With a full day of listening and learning ahead, delegates enjoyed breakfast before the Grand Entry and Protocol Welcome, a ceremonial processional entrance used in many Indigenous ceremonies to begin events. ITAC’s keynote, Vision 2030 kicked off the schedule of sessions with an outline of their goals for the year, as well as an introduction to their strategy to become a world leader in Indigenous tourism by 2030.

A panel followed with national leaders discussing the Federal Tourism Growth Strategy, “Canada 365.” This strategy, which was announced in 2023, marks the first time Indigenous tourism was named a pillar. Other sessions included topics such as emergency preparedness in tourism and how to put reconciliation into action. Air Canada also hosted an Indigenous Youth Empowerment panel that was highly praised by attendees and featured Ottawa’s very own, Jayde Micah, co-owner of Beandigen Café, an Anishinaabe-owned and operated cafe, Indigenous art boutique and event space at Lansdowne Park.

The lively atmosphere continued during breaks and interludes between sessions also featured Indigenous cultural entertainment such as throat singing.

Throughout the conference, attendees could also visit the Artisan Marketplace to browse a variety of pieces crafted by Indigenous artisans. From paintings to beaded earrings to delicious pastries infused with maple, sea buckthorn and sweet clover, attendees were inspired by Indigenous talent just steps away from sessions.

The final day of the conference featured a hilariously engaging Keynote by Drew Hayden Taylor about Indigenous humour. Breakout sessions focused on topics such as cultural appreciation versus appropriation, best practices in advancing international Indigenous-led tourism and how to use modern media with traditional storytelling.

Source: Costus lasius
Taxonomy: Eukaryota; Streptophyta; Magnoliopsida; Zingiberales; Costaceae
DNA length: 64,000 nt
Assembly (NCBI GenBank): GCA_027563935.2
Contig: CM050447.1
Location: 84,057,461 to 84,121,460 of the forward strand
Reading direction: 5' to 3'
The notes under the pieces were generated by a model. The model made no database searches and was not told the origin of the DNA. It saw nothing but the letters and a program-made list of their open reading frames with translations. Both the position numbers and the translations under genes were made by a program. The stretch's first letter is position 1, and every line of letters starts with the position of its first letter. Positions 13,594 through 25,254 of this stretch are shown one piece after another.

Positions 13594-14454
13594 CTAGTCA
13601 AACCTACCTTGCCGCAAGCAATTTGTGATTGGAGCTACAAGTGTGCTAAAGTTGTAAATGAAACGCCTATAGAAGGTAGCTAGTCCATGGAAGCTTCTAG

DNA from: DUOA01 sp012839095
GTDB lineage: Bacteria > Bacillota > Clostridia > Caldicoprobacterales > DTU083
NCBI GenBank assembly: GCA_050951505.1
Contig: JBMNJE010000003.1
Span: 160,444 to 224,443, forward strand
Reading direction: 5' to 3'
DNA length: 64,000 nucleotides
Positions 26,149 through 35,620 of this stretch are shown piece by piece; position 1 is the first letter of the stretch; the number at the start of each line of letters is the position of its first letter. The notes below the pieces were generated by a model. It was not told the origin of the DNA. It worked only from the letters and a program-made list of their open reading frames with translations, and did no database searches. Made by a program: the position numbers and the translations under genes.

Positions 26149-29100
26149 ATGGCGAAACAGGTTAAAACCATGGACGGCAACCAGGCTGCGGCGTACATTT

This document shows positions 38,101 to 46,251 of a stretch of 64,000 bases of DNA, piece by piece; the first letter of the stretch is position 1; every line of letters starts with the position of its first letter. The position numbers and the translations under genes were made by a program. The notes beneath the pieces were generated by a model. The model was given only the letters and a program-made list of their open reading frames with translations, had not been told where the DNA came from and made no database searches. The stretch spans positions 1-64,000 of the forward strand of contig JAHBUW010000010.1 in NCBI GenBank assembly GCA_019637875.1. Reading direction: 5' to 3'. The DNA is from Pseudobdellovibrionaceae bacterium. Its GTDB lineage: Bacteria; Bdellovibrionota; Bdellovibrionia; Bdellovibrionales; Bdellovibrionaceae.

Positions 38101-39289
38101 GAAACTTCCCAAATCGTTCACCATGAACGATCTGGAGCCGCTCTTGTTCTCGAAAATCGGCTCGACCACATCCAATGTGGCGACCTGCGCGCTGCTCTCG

In the evening, folks stepped into the Shaw Centre’s Canada Hall to the bold beats of award-winning DJ Shubb for the Indigenous Tourism Awards & Gala

The closing event was a heartfelt opportunity to recognize industry trailblazers and celebrate Indigenous tourism excellence in Canada. Innovative businesses, dedicated tourism associations, epic entrepreneurs and awe-inspiring people were nominated across nine categories. The crowd was electric, encapsulating the spirited energy that remained throughout the three-day occasion. 

Through laughter, learning and listening, the 2024 International Indigenous Tourism Conference contributed to critical conversations about Indigenous perspectives and Indigenous tourism. By sharing stories and knowledge, the three-day agenda was an engaging event that is sure to enhance the visitor experience around the globe. 

Ottawa Tourism says miigwetch (“thank you” in Anishinabe) to local Indigenous tour operators, business owners, storytellers and visitors. Ottawa is honored to have learned more about the importance of Indigenous tourism in our community by hosting this event.